The center of the Hurricane is expected to make landfall this evening.
New Orleans is prepared according to Mayor Mitch Landrieu. Isaac's winds, rain and storm surge could pose a major test of New Orleans' new flood control systems and reinforced levees. Forecasts from the U.S. National Hurricane Center showed the storm coming ashore late on Tuesday, according to Reuters.
"Isaac has finally formed into a hurricane, so we are officially in the fight and the city of New Orleans is on the front lines," New Orleans Mayor Mitch Landrieu told reporters.
The U.S. Army Corps of Engineers began to close for the first time the massive new floodgate on the largest storm-surge barrier in the world, at Lake Borgne, east of New Orleans.
In other preparations, energy companies evacuated offshore oil rigs and shut down U.S. Gulf Coast refineries as the storm threatened to batter the oil refining belt.
UPDATE 8-28-12 7:30AM PST
No changes have been issued by the National Weather Service as Hurrican Issac continues in a path towards New Orleans, Louisiana. A storm surge is expected with winds up to 75 miles per hour. Issac is projected to hit Louisiana at 2AM Tuesday.
Tracking map below shows the projected course of Hurricane Issac as it heads directly for New Orleans, Louisiana on a path inland.
UPDATE: 8-27-12 2:30PM PST
Reconnaissance aircraft indicates Isaac getting stronger... significant storm surge threat expected for the northern Gulf Coast.
Summary from the weather underground:
about 320 mi...515 km SSE of Mobile Alabama
about 255 mi...415 km se of the mouth of the Mississippi River
maximum sustained winds...70 mph...110 km/h
present movement...NW or 305 degrees at 12 mph...19 km/h
minimum central pressure...981 mb...28.97 inches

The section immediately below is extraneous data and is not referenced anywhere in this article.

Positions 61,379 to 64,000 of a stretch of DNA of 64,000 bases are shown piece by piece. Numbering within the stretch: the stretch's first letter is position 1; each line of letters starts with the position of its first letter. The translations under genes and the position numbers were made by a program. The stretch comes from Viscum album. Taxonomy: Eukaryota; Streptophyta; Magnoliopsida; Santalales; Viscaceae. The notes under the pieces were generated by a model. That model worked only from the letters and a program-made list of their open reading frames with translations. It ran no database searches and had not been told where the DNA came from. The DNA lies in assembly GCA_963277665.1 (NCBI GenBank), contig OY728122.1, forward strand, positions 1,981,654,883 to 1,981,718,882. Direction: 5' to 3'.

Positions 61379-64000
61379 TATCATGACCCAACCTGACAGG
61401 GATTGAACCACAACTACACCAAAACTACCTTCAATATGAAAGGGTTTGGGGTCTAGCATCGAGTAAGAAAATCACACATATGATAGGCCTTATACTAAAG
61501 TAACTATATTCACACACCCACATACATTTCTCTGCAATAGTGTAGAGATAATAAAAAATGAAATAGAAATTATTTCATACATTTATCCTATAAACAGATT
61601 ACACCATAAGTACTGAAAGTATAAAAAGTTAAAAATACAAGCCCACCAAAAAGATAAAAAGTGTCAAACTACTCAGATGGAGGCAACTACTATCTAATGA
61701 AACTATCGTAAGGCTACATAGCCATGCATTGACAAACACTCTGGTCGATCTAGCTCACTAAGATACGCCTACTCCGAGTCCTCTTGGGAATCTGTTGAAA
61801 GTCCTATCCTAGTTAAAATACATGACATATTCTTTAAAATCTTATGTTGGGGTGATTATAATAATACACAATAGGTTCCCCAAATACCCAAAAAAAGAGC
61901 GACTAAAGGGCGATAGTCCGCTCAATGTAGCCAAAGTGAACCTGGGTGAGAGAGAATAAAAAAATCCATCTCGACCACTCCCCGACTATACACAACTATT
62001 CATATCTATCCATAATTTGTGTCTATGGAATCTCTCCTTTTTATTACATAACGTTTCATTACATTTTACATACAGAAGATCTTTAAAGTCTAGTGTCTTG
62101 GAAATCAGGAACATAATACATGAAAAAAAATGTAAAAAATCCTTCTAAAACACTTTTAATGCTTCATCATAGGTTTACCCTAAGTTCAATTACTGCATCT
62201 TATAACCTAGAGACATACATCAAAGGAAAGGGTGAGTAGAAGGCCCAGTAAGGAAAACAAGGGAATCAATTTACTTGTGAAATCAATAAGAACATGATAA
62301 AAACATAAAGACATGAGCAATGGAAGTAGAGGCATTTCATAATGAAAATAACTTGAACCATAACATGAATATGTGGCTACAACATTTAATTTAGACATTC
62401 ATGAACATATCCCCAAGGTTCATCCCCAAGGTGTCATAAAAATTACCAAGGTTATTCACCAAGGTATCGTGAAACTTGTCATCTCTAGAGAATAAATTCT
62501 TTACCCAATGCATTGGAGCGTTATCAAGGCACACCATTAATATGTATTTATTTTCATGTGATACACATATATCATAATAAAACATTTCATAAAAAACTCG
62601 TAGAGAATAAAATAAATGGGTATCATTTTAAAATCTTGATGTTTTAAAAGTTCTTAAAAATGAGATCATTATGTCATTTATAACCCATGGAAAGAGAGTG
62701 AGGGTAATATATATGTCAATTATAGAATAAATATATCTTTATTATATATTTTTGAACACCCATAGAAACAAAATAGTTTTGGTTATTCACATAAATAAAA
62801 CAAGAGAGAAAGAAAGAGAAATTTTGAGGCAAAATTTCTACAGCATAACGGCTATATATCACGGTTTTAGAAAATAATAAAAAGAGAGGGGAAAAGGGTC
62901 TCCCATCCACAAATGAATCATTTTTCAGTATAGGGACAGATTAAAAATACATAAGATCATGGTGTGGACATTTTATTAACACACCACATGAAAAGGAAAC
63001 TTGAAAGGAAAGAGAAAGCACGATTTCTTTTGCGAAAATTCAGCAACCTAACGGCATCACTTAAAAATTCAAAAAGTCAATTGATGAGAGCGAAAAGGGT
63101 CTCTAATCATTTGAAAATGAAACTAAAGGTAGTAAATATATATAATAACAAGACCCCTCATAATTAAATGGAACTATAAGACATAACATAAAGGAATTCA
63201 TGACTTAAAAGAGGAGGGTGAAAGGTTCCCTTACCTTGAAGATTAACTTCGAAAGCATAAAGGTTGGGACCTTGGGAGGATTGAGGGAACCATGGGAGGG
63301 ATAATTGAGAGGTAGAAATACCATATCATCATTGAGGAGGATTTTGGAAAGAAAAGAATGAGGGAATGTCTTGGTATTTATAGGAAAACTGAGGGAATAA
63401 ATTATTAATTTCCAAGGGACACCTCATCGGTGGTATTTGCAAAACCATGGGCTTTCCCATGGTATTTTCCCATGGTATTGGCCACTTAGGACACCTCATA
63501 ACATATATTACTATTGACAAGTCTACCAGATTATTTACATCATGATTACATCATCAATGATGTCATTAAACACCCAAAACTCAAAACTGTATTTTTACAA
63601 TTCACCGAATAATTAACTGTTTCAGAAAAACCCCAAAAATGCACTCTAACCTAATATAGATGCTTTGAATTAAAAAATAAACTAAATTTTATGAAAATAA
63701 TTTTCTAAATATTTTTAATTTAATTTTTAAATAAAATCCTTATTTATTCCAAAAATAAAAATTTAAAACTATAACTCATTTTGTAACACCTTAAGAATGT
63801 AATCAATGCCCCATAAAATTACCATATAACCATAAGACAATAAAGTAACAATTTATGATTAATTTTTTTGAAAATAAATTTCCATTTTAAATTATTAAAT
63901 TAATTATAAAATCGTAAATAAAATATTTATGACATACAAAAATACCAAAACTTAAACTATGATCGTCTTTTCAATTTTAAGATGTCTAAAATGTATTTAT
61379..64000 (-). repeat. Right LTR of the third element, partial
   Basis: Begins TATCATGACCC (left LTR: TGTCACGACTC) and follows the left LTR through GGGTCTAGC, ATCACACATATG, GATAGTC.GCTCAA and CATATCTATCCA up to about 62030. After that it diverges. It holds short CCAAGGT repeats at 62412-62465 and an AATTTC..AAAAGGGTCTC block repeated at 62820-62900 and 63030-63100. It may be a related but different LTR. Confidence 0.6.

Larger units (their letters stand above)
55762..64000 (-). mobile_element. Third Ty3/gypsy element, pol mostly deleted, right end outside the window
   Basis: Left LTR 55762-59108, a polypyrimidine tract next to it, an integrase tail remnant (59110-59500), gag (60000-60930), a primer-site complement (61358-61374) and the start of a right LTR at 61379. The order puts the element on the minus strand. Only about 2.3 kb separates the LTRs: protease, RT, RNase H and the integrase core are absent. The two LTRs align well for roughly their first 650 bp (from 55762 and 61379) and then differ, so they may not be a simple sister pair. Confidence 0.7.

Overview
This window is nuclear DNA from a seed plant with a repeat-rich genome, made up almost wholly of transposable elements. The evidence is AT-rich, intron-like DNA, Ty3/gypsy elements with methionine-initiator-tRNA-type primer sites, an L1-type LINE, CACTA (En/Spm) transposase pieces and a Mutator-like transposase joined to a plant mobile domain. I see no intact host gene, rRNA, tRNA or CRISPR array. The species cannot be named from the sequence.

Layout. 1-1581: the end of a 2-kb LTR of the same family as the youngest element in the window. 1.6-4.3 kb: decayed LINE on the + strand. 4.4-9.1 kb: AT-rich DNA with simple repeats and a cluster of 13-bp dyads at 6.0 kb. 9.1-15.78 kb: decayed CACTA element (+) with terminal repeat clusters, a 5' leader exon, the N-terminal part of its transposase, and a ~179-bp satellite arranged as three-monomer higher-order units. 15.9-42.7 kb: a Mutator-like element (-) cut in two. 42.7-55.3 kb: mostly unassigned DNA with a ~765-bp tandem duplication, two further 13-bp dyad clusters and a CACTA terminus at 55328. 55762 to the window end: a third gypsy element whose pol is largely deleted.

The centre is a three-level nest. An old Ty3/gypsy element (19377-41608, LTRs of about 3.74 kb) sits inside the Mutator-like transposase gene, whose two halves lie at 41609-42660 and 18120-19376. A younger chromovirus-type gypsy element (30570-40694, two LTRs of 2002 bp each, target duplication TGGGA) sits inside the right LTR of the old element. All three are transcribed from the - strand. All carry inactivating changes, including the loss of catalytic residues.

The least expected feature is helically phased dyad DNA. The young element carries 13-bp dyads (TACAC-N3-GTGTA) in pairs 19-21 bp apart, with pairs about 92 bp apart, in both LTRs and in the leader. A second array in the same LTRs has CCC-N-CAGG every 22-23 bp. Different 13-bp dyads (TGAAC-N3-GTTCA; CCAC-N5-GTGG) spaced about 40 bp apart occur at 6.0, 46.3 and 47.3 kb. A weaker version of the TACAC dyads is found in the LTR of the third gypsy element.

UPDATE: 8-27-12 8AM PST
CNN reported on Monday morning Isaac was centered about 360 miles southeast of the mouth of the Mississippi River. It is forecast to become a hurricane "in a day or so," the National Hurricane Center said.
The governors of the three imperiled states each declared an emergency, with Alabama Gov. Robert Bentley ordering mandatory evacuations for residents who live along the coast and for those in some low-lying areas inland.
"I am urging everyone to take precautions now, monitor weather warnings, and be prepared for whatever Isaac may bring," Bentley said in a statement released Sunday.
Bobby Jindal, the governor of Louisiana, calls state of emergency in Louisiana in anticipation of Tropical Storm Isaac’s path moves west. He suggests that people leave low-lying parts of coastal parishes.
New Orleans and the surrounding areas have still not recovered totally from Hurricane Katrina and are being threatened by another hurricane.
Isaac is expected to be a strong Category 2 hurricane at landfall Wednesday. Grand Isle emergency teams report, and the the mayor ordered evacuation Sunday for campers and tourists and Monday for residents.
Orleans, St. Bernard, Plaquemines, Jefferson and St. Charles parishes all have declared a state of emergency, according to an AP report.
St. Charles Parish schools have been declared closed through Wednesday.
The official NOAA report:
The government of the Bahamas has discontinued the tropical storm
Warning for the northwestern Bahamas.
The government of Cuba has discontinued all watches and warnings.
The tropical storm watch from north of Sebastian inlet to Flagler
Beach is discontinued.
The hurricane warning is changed to a tropical storm warning for the
Florida keys including the dry Tortugas and Florida bay.
The hurricane warning for the west coast of Florida from Bonita
Beach southward to ocean reef is changed to a tropical storm
The hurricane watch is changed to a hurricane warning for the
Northern gulf of mexico coast from east of Morgan city Louisiana to
Destin Florida...including metropolitan New Orleans...lake
Pontchartrain...and lake manropes.
The tropical storm warning from Suwannee river to tarpon springs is
Summary of watches and warnings in effect...
A hurricane warning is in effect for...
* east of Morgan city Louisiana to Destin Florida...including
Metropolitan New Orleans...lake Pontchartrain...and lake Maurepas
Ironically, Issac is predicted to arrive on Wednesday, August 29, 2012, which marks the seventh anniversary of the Storm of the Century — Hurricane Katrina. Much has been written and said regarding the lingering effects of the disaster, plans for rebuilding the cities, the fairness of the disbursement of funding and resources. Changes in the shift in demographics since many who left could not return.